As long as you are draining fluid and have a fluid
collection, I would not resume exercise.
I believe the increase in exertion could perpetuate the fluid
collection. After your fluid collection is resolved, then you can probably
return. Ask your plastic surgeon
After tummy tuck surgery, I advise the patients to take two weeks off from work. The patients may return to work, but may not engage in any strenuous activity. At two months, the patients start low impact cardio. At three months they can engage in more strenuous physical activity. If anything hurts or causes swelling, we ask them to back off somewhat. If you exercise or do some particular activity that results in pain or swelling you are doing too much for your personal recovery at that time. Not everyone heals the same. You need to make sure that you don’t cause more swelling. Fighting the swelling or working through the pain will certainly backfire. I prefer the patients to stay in town for two weeks if they from more than 2-3 hours away. I do not allow patients to fly before 2 to 3 weeks at the very minimum.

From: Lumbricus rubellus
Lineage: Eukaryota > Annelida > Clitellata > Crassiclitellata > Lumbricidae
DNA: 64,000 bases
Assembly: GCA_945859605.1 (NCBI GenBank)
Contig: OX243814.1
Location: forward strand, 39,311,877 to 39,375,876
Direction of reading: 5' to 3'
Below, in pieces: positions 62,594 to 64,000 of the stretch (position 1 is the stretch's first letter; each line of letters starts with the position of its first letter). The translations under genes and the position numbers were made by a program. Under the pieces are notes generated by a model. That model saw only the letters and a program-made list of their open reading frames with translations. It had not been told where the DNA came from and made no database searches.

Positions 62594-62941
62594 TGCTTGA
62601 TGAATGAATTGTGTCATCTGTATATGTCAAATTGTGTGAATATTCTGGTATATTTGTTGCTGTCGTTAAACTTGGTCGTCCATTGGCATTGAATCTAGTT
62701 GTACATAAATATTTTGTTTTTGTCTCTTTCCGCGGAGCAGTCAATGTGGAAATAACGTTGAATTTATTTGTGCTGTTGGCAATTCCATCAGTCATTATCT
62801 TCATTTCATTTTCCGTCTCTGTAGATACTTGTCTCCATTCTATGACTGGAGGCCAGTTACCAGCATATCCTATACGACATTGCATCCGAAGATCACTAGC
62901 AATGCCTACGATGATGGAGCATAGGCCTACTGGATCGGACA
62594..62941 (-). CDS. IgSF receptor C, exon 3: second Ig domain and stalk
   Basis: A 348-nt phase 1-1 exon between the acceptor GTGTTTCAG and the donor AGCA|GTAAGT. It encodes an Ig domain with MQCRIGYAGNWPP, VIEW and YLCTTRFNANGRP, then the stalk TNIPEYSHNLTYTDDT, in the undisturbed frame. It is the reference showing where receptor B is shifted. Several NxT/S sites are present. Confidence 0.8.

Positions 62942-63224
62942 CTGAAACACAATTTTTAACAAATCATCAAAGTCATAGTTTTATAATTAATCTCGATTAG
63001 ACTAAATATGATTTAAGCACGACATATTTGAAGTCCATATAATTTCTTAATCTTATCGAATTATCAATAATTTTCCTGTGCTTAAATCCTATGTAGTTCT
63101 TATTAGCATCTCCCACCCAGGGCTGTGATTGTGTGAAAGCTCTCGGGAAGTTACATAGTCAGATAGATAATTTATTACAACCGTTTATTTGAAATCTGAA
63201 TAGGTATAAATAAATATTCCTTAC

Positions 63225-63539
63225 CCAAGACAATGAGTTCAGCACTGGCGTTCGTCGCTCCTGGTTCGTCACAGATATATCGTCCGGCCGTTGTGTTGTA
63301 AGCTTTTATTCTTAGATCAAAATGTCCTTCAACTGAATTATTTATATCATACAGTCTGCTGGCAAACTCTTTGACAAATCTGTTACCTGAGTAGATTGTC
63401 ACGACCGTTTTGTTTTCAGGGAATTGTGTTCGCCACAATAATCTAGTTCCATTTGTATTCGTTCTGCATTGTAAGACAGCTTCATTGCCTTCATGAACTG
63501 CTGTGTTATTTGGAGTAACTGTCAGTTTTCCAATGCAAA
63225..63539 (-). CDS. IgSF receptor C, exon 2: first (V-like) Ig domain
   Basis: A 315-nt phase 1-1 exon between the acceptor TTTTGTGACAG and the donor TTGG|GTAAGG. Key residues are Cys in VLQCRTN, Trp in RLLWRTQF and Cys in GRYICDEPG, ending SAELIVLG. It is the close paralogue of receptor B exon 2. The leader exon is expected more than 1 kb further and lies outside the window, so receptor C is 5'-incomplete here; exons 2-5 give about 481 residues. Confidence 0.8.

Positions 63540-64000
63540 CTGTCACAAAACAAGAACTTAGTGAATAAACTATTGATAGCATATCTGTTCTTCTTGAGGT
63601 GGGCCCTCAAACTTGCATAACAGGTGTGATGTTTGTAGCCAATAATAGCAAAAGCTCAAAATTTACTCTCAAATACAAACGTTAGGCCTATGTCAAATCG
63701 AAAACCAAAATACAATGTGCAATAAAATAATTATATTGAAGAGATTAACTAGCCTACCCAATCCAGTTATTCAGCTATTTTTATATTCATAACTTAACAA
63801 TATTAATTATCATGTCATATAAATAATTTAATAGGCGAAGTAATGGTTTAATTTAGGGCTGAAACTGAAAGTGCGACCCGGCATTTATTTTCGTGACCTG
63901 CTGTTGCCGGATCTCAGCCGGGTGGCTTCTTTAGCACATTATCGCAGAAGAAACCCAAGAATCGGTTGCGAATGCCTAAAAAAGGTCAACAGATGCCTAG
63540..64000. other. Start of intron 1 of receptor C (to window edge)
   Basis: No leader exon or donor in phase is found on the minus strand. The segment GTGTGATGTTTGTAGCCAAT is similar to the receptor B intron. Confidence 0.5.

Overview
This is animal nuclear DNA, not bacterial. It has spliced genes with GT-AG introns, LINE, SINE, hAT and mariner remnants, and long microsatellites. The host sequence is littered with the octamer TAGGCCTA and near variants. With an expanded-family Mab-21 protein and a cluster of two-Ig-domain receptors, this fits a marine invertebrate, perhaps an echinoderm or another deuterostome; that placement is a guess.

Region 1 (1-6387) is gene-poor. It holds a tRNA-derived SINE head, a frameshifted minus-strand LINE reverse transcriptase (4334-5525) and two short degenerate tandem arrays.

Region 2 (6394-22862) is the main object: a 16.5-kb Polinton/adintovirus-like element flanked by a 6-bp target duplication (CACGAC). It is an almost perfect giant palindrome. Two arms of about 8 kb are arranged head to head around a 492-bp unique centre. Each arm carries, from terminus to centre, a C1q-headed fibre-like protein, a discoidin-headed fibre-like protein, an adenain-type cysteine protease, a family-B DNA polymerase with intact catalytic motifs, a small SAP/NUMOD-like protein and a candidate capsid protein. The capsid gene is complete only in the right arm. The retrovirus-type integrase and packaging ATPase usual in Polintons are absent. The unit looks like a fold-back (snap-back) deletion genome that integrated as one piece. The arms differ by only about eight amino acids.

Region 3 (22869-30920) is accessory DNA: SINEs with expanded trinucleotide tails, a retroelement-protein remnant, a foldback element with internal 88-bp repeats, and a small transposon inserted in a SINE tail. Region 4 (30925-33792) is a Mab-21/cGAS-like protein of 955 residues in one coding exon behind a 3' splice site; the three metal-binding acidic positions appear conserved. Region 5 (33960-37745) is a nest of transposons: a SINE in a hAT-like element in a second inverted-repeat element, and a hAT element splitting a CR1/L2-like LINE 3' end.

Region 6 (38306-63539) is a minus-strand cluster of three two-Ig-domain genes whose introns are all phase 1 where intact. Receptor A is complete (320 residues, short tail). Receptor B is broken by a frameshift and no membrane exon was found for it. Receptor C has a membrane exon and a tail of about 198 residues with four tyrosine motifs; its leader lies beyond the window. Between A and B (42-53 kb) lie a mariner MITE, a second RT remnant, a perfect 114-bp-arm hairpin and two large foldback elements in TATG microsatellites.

Is it OK to exercise with a small seroma?
In most cases, it is best to wait until the seroma is resolved. You should check with your surgeon about this.
Thank you for your question and photographs.I would recommend you consult with your surgeon seeing as they are the person who knows your anatomy, medical history and exactly what they performed during your operation. Every patient recovers differently and at different speeds but I tell my patients to wait, at minimum, six weeks before easing back into their regular fitness routine. However, realize that your body may require some time to return to prior strength. I hope this helps.
Best of luck in your recovery!
James Fernau, MD, FACS
Board Certified ENT
Board Certified Plastic Surgery
Member of ASPS, ASAPS, ISAPS, The Rhinoplasty Society, AAFPRS, OTO/HNS, ASLMS
Thank you for your question.
Congratulations on your tummy tuck! If a patient of mine develops a seroma, I typically do not want them exercising, as this contributes to more tissue swelling and "shear" of the tissue which would stop it from healing. However, this question is best asked to your own surgeon, who knows you and your procedure best.
-Dr. Dan Krochmal
MAE Plastic Surgery